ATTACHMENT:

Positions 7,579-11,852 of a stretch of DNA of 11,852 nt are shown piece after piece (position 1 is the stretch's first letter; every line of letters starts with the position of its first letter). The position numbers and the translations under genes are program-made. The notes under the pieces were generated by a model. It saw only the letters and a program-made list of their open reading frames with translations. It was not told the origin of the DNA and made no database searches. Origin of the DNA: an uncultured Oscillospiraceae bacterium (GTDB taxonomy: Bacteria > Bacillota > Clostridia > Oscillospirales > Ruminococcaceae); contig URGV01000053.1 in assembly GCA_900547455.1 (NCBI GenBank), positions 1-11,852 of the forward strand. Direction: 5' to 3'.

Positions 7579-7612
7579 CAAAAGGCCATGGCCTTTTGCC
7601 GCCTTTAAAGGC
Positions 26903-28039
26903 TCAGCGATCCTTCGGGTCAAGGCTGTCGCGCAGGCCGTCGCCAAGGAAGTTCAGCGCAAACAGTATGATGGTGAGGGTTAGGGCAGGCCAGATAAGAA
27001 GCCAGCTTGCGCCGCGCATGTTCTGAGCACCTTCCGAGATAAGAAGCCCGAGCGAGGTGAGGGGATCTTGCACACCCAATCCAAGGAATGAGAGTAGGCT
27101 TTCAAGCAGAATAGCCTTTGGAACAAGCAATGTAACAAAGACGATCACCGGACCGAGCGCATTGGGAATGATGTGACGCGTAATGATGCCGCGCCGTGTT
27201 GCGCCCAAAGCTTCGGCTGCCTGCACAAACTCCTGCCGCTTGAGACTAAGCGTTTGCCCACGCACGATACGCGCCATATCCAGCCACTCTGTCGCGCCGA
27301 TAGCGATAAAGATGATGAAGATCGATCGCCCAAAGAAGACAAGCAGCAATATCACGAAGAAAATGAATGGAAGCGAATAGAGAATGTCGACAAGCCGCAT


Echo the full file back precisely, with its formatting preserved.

Positions 7,579-11,852 of a stretch of DNA of 11,852 nt are shown piece after piece (position 1 is the stretch's first letter; every line of letters starts with the position of its first letter). The position numbers and the translations under genes are program-made. The notes under the pieces were generated by a model. It saw only the letters and a program-made list of their open reading frames with translations. It was not told the origin of the DNA and made no database searches. Origin of the DNA: an uncultured Oscillospiraceae bacterium (GTDB taxonomy: Bacteria > Bacillota > Clostridia > Oscillospirales > Ruminococcaceae); contig URGV01000053.1 in assembly GCA_900547455.1 (NCBI GenBank), positions 1-11,852 of the forward strand. Direction: 5' to 3'.

Positions 7579-7612
7579 CAAAAGGCCATGGCCTTTTGCC
7601 GCCTTTAAAGGC
Positions 26903-28039
26903 TCAGCGATCCTTCGGGTCAAGGCTGTCGCGCAGGCCGTCGCCAAGGAAGTTCAGCGCAAACAGTATGATGGTGAGGGTTAGGGCAGGCCAGATAAGAA
27001 GCCAGCTTGCGCCGCGCATGTTCTGAGCACCTTCCGAGATAAGAAGCCCGAGCGAGGTGAGGGGATCTTGCACACCCAATCCAAGGAATGAGAGTAGGCT
27101 TTCAAGCAGAATAGCCTTTGGAACAAGCAATGTAACAAAGACGATCACCGGACCGAGCGCATTGGGAATGATGTGACGCGTAATGATGCCGCGCCGTGTT
27201 GCGCCCAAAGCTTCGGCTGCCTGCACAAACTCCTGCCGCTTGAGACTAAGCGTTTGCCCACGCACGATACGCGCCATATCCAGCCACTCTGTCGCGCCGA
27301 TAGCGATAAAGATGATGAAGATCGATCGCCCAAAGAAGACAAGCAGCAATATCACGAAGAAAATGAATGGAAGCGAATAGAGAATGTCGACAAGCCGCAT